Best pranks about money for April 1st

  • On 1 April 1896, hundreds of people began crowding near the vault of the New York Sub-Treasury, having believed an unknown person’s prank that, due to the warm weather, the vault’s walls were ‘sweating’ and the silver stored therein was oozing out. Even small sparkling specks on the outer walls were shown as proof although actually those specks were simple mica.
  • Two interesting cases were related to bank robberies. In 1952 in the city of Stellenbosch (RSA), men in masks broke into a bank and, threatening with water pistols, started demanding money. Once they were given the money, the ‘robbers’ dropped it all on the floor and ran away, shouting ‘April Fool’! An event totally contrary to this one took place on 1 April 2009 at the Royal Bank of Scotland, when a man in a mask broke into the Bank, threatening that he had a gun and demanding money. A brave customer at the Bank reacted at this point, coming up peacefully to the robber and saying ‘It’s April the 1st isn’t it mate? It’s April Fool’s Day’. He took the empty bag from the robber, sat down, and continued to quietly read a newspaper. The robber fled the scene and was later detained and sentenced for an attempted robbery.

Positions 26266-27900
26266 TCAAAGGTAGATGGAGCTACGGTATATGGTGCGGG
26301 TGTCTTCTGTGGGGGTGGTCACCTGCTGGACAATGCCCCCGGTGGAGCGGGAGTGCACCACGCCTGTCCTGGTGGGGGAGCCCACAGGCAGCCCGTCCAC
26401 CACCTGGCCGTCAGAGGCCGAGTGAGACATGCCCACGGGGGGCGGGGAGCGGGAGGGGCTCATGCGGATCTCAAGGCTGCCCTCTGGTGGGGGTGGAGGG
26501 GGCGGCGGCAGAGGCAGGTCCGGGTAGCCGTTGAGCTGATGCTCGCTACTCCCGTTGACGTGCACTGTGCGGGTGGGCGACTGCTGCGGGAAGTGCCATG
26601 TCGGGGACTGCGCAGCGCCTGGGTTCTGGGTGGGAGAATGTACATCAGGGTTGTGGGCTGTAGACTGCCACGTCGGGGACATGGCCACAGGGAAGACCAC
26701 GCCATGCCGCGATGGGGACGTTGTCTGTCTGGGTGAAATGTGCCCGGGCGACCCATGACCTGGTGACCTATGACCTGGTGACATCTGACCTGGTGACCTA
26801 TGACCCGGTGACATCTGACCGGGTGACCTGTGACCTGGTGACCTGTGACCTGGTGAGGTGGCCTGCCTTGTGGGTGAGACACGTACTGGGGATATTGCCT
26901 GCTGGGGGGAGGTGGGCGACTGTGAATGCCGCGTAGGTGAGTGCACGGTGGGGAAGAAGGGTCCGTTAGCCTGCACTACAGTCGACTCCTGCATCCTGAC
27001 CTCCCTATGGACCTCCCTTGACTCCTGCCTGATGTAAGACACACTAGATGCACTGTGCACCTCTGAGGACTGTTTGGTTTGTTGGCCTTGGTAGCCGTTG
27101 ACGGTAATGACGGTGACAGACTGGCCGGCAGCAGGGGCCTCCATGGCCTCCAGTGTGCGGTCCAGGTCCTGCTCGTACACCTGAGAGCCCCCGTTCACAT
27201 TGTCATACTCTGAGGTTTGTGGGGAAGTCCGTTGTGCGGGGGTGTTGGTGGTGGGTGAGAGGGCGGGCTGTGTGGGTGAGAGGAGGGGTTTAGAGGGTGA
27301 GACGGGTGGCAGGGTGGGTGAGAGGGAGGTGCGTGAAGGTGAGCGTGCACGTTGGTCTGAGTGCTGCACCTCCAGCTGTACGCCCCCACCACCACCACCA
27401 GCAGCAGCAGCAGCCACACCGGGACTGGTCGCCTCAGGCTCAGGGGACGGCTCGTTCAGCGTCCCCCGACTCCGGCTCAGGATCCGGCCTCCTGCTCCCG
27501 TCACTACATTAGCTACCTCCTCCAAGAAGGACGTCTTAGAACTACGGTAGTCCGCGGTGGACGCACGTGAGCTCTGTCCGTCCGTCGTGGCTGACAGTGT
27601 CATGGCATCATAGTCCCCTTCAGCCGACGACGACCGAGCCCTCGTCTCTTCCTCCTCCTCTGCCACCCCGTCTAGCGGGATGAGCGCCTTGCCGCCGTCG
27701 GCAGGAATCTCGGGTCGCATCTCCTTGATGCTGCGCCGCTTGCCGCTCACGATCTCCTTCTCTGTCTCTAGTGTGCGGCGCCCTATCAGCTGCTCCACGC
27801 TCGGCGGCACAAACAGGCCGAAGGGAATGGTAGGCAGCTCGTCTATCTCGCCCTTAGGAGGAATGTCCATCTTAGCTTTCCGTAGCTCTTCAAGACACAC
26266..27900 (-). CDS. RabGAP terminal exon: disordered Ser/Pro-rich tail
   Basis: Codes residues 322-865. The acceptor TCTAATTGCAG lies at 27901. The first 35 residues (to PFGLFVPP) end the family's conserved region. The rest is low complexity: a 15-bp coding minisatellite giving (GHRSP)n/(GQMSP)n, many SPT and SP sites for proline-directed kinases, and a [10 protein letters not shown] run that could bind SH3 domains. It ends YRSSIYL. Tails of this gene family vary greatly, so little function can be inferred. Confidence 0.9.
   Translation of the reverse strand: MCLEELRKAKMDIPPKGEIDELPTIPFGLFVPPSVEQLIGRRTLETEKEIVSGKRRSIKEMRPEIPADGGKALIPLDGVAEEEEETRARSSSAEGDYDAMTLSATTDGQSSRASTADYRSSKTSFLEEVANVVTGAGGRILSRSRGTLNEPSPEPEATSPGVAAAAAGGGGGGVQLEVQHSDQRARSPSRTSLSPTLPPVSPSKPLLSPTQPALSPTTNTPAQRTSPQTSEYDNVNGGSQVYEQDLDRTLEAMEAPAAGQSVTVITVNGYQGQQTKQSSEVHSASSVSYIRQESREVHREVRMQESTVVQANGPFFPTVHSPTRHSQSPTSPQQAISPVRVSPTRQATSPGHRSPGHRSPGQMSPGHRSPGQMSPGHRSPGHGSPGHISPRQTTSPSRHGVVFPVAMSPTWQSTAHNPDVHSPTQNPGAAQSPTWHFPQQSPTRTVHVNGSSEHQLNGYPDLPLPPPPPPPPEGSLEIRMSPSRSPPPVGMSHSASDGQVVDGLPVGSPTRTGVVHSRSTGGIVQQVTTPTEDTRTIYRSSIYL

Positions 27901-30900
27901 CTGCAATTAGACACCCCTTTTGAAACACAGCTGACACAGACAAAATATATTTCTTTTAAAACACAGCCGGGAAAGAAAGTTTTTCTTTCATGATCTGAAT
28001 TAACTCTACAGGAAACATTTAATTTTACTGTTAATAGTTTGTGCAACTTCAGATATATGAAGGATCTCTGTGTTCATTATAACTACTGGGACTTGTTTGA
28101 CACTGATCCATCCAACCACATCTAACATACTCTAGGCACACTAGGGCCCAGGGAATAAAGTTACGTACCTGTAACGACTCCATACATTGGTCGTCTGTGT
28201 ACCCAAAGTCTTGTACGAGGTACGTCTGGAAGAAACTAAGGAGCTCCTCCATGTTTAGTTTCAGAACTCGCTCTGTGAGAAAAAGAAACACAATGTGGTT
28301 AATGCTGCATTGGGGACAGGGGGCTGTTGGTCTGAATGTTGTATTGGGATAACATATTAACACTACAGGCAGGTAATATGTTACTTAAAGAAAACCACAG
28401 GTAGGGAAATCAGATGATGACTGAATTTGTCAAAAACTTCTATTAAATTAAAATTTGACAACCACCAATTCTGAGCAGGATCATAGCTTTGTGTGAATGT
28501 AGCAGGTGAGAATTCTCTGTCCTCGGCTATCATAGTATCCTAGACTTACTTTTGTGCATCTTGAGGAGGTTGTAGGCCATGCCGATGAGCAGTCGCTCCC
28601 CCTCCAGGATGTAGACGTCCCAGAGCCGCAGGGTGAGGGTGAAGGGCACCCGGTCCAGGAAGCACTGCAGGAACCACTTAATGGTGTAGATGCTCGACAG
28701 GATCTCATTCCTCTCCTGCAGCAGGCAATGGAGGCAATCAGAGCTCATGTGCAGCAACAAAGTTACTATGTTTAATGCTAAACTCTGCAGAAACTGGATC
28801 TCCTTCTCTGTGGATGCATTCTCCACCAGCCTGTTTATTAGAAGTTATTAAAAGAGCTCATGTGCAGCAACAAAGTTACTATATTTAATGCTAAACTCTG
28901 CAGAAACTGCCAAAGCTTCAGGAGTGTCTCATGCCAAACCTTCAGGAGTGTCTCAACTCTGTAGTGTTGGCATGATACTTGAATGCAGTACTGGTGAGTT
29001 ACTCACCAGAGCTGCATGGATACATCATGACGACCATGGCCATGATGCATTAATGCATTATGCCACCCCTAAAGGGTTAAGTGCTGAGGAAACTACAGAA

• One more story is related to Lithuania, although it took place in the USA. In 1976, Linas Gylys, a Lithuanian-American, noticed that the Continental Illinois Bank had accidentally transferred to him almost USD 5 million. The man did not rush to report the error and waited until 1 April, when he went to the Bank, asking for a cheque to be made out to John H. Perkins. He was detained by the Bank’s officials and interrogated. During the interrogation it turned out that John H. Perkins was the president of the Continental Illinois Bank, and L. Gylys only wanted to return the money.
  • In 1980, the National Bank of Denmark issued a new series of banknotes with birds. The 20 kroner banknote featured two sparrows, one of which was depicted with only one leg visible (this was the artist’s decision). A local newspaper in Roskilde, having noticed this, decided to play a trick and announced on April 1st that the banknotes with a one-legged sparrow were counterfeit, but they could be exchanged for genuine ones. Queues lined up at the banks.
  • The London Times newspaper announced on 1 April 2006 that the banks in Great Britain were installing a new system for credit cards that recognise not a PIN, but rather the person’s voice. Cash registers and ATMs will have microphones installed, and in order to use a card, a line from any song will need to be sung.